Tuesday, 8 June 2010

'Lost' John Ford film discovered in New Zealand

Some incredible news broke today. Film historians in New Zealand are celebrating the discovery of 75 classic American films, several of which have long been thought lost - including John Ford's Upstream.

The film was made during the short period in the director's life when he was trying to be someone else: namely the German director F.W. Murnau. In 1927 and '28, Ford spent weeks talking to the famed innovator - newly arrived in Hollywood - and studying him at work. Ford's 1928 film Four Sons (shot the previous year) is very obviously inspired by his then mentor, the melodramatic WWI narrative lit by dizzying directorial ticks and an uncharacteristically mobile camera. It retains traces of Ford's key thematic concerns, but the presentation is pure Murnau.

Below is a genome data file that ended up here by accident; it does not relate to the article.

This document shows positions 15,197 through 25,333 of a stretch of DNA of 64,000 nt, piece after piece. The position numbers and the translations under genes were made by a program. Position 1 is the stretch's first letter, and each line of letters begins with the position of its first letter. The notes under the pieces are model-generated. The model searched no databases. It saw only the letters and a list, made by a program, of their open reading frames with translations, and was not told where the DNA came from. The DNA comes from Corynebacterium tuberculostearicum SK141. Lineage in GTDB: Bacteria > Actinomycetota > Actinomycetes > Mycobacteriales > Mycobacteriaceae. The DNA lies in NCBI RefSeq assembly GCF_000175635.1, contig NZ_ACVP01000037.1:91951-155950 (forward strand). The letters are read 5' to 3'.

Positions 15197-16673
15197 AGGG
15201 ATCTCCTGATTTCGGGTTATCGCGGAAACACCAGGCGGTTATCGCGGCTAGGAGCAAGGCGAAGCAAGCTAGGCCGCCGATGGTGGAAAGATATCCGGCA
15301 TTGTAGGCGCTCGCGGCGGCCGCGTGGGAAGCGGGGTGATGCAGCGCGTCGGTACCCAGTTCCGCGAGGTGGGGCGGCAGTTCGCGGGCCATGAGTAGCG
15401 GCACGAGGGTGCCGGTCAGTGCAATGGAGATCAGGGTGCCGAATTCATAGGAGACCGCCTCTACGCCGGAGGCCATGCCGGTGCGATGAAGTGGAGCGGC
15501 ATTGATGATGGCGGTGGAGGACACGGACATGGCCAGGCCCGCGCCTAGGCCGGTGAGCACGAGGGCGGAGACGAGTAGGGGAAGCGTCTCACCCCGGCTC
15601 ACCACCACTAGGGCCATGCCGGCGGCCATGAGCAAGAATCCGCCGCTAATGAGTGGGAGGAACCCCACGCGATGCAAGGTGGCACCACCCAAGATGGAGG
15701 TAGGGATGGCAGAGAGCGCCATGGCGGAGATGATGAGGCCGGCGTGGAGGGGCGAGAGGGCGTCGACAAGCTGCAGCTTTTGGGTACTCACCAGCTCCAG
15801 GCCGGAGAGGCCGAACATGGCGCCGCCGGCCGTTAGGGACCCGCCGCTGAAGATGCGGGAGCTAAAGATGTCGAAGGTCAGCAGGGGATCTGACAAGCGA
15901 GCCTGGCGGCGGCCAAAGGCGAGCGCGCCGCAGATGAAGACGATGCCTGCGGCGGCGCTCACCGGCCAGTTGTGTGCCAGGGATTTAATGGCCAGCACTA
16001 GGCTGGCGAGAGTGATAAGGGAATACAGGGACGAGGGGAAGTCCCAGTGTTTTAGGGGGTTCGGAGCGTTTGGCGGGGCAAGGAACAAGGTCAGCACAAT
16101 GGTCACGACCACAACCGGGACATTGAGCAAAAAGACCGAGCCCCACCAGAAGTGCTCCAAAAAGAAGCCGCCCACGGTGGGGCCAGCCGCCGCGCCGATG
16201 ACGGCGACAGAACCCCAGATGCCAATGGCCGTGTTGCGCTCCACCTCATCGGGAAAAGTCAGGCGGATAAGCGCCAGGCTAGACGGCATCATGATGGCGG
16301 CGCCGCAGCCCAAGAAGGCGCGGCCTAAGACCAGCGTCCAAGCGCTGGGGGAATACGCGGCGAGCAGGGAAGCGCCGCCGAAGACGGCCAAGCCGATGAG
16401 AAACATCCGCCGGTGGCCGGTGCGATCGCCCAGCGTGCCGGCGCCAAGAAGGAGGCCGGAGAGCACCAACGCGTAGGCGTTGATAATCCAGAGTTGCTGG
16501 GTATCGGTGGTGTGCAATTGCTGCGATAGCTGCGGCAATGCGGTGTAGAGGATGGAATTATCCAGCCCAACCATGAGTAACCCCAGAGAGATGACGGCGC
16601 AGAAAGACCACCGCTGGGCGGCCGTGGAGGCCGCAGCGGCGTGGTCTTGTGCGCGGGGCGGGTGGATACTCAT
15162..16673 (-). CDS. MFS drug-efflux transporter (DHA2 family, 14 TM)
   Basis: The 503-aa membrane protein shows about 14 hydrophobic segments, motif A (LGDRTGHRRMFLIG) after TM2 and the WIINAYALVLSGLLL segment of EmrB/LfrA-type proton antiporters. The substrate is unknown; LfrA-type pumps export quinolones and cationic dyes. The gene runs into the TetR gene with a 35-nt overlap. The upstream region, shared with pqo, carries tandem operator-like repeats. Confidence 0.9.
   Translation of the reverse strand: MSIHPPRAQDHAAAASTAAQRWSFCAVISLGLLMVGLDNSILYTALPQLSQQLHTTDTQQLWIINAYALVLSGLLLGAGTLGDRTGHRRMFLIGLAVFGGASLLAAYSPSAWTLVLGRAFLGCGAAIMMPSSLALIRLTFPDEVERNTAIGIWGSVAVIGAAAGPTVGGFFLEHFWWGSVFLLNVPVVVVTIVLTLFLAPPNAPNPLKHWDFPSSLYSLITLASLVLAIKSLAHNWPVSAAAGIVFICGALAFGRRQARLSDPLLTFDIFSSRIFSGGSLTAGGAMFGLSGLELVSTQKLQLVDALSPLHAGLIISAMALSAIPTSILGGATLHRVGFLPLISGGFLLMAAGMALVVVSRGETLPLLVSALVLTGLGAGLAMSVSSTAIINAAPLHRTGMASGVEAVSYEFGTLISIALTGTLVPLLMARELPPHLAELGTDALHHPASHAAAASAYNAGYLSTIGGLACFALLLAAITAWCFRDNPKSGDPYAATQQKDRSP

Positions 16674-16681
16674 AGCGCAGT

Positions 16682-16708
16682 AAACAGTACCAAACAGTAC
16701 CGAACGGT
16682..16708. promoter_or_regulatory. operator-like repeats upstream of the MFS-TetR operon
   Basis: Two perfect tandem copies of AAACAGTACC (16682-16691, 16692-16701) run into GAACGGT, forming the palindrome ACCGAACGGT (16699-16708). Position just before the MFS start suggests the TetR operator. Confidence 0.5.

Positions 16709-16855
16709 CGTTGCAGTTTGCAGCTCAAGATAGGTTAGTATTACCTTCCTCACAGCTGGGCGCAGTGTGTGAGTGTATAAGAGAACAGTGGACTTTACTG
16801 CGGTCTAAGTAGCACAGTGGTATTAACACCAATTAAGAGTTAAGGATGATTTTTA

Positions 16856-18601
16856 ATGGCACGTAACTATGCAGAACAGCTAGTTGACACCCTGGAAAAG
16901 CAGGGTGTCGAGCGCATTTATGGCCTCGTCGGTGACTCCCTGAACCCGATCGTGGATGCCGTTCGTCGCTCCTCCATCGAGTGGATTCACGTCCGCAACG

Ford's Upstream, which was filmed just before Four Sons, is thought to owe a similar debt to the German filmmaker, the stylistics this time lent to a lighter story about a Shakespearean actor and a woman who travels with a knife-throwing act.

The film is being restored, along with the rest of the newly-discovered collection.

I can't bloody wait.


To read about an alternate cut of Ford's My Darling Clementine, containing footage snipped from the final movie, please go here.

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